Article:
The most important thing you can do before you start a business is have your finances in order. Make sure you can support yourself and your business financially. It’s hard enough to start a new business and even harder when you are financially stressed. I tell everyone that’s thinking about starting a business to make sure they have a side hustle to cover their bills.
The COVID19 pandemic has disrupted all of our lives. But sometimes disruptions can be times of opportunity. Many people’s livelihoods have been hurt by the pandemic. But some saw this as an opportune time to take their lives in a new direction.
As a part of this series called “How I Was Able To Pivot To A New Exciting Opportunity Because Of The Pandemic”, I had the pleasure of interviewing Kylee Guenther.
Kylee Guenther is the CEO of Pivot Materials (Pivot) and Founder of Loopy Products. Kylee is an entrepreneur, international keynote speaker and second generation in her family to work in the plastics industry. She grew up on the plastics manufacturing shop floor and is passionate about finding environmentally friendlier solutions to everyday issues involving sustainability.
Thank you so much for doing this with us! Before we start, our readers would love to “get to know you” a bit better. Can you tell us a bit about your childhood backstory?
I grew up in a small, rural town about an hour outside of Detroit. Almost everyone there worked in either manufacturing or farming and I think it’s safe to say there were more sheep then people.
I’m the second generation in my family to work in Michigan’s plastics industry. My dad made some significant and important contributions to the industry, including working on the first plastic bottles with handles — The gallon-sized milk bottles we all use. We talked about plastics and stretch blow molding — My dad’s favorite bottle making technology — Over dinner every night, so naturally, I got interested in the industry as a child. Even from an early age though, my interest was more into the waste that was created. I wanted to find a solution.
I finished Graduate School right at the height of the Great Recession. Luckily, I was able to find a job, but it wasn’t one that I found fulfilling. I was unhappy but kept daydreaming. During this time, I met my husband and for the first time in my life, I finally felt like I fit in. He loved and accepted me exactly for who I am. Flaws, awkwardness and huge, impossible-seeming dreams included!
My husband encouraged me to embrace some of my wild and crazy dreams. One of those dreams was to start Pivot Materials and help solve the plastics crisis with sustainable material. I named my company Pivot because pivot means change and that’s exactly what I wanted to do to the plastics industry. We incorporate plant waste into our materials to make them safer, stronger, smarter and more sustainable then traditional plastic.
Can you please give us your favorite “Life Lesson Quote”? Can you share how that was relevant to you in your life?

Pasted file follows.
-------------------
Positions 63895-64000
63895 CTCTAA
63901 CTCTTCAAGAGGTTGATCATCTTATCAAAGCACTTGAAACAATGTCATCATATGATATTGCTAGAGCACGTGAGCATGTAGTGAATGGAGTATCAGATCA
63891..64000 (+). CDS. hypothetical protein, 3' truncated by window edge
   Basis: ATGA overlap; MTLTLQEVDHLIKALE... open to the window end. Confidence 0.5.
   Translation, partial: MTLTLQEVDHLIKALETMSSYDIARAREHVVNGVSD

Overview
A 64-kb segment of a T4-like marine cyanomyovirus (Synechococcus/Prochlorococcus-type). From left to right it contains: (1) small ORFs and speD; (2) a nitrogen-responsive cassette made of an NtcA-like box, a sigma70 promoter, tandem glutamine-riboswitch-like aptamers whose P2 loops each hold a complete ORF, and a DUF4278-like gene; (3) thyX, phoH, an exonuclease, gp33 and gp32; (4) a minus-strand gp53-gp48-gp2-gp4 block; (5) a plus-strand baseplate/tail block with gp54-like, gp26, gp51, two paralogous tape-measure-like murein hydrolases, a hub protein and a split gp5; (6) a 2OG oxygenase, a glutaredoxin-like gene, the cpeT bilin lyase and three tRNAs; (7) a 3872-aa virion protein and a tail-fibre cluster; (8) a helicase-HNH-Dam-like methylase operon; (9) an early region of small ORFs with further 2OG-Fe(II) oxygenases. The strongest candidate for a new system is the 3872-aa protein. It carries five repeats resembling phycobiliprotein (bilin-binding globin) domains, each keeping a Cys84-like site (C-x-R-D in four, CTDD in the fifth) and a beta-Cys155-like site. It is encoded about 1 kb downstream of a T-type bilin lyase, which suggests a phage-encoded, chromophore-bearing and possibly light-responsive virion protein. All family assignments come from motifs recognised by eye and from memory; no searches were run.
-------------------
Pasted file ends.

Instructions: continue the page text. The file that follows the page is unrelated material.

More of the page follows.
When life gives you lemons, make limoncello is a mantra I strongly believe in. I like it because it’s a more adult version of the lemonade saying. To me, this saying means we always have to work with what we have and I put this into action during my pandemic business pivot when I started my own home and housewares line called Loopy Products. We use some of our innovative materials from Pivot Materials to make our products. Speaking of limoncello — Loopy Products first products are wine glasses and whisky tumblers made with Pivot’s sustainable, bio-based plant waste fiber-reinforced materials.
Is there a particular book, podcast, or film that made a significant impact on you? Can you share a story or explain why it resonated with you so much?
The first thing that comes to mind is the movie Hidden Figures. I wish there were more films like this when I was a kid, encouraging women and people of color to excel in areas that weren’t as traditionally accepting of them. I really connected with “Hidden Figures” because as a child, I was told I wasn’t good at math because I was a girl. To this day, I’m disappointed that anyone would ever say this to a child because it really held me back for quite a while.
Let’s now shift to the main part of our discussion. Can you tell our readers about your career experience before the Pandemic began?
Before the pandemic, my little startup was growing and flourishing! We were expecting our first big, multi-million-dollar order to go to production. We’d also graduated from Plug and Play, one of the best business accelerators in the world, won a best small business award from our home state of Michigan, were named one of the top 50 clean teach companies to watch globally by Cleantech Group and won multiple pitch competitions. Life was good and I was living my dream!
What did you do to pivot as a result of the Pandemic?
The first thing I did was stop and take a deep breath. I didn’t know what was happening and neither did anyone else. I didn’t want to make a quick, rash decision that I’d regret later. I took the time I needed to think things through and I decided that jumping on the bandwagon to make hand sanitizers and face masks wasn’t right for my team and I because I figured that market would quickly get saturated by larger companies who were able to pump out a lot of product to market fast.